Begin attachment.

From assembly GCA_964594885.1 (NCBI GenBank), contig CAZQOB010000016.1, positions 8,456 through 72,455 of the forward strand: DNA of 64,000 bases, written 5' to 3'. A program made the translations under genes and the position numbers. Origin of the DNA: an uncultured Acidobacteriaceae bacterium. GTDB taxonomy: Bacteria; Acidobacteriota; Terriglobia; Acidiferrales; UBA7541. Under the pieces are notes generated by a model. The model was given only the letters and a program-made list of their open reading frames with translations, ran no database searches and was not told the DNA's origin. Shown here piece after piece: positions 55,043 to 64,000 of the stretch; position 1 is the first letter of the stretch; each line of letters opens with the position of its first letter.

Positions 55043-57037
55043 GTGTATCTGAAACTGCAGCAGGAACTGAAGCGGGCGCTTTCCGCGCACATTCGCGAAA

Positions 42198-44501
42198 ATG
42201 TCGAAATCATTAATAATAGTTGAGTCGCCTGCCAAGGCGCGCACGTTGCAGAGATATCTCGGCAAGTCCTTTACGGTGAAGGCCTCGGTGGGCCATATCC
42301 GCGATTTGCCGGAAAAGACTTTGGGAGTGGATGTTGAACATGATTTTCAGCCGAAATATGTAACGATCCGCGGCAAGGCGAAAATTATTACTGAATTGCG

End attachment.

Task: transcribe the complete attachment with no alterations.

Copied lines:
From assembly GCA_964594885.1 (NCBI GenBank), contig CAZQOB010000016.1, positions 8,456 through 72,455 of the forward strand: DNA of 64,000 bases, written 5' to 3'. A program made the translations under genes and the position numbers. Origin of the DNA: an uncultured Acidobacteriaceae bacterium. GTDB taxonomy: Bacteria; Acidobacteriota; Terriglobia; Acidiferrales; UBA7541. Under the pieces are notes generated by a model. The model was given only the letters and a program-made list of their open reading frames with translations, ran no database searches and was not told the DNA's origin. Shown here piece after piece: positions 55,043 to 64,000 of the stretch; position 1 is the first letter of the stretch; each line of letters opens with the position of its first letter.

Positions 55043-57037
55043 GTGTATCTGAAACTGCAGCAGGAACTGAAGCGGGCGCTTTCCGCGCACATTCGCGAAA

Positions 42198-44501
42198 ATG
42201 TCGAAATCATTAATAATAGTTGAGTCGCCTGCCAAGGCGCGCACGTTGCAGAGATATCTCGGCAAGTCCTTTACGGTGAAGGCCTCGGTGGGCCATATCC
42301 GCGATTTGCCGGAAAAGACTTTGGGAGTGGATGTTGAACATGATTTTCAGCCGAAATATGTAACGATCCGCGGCAAGGCGAAAATTATTACTGAATTGCG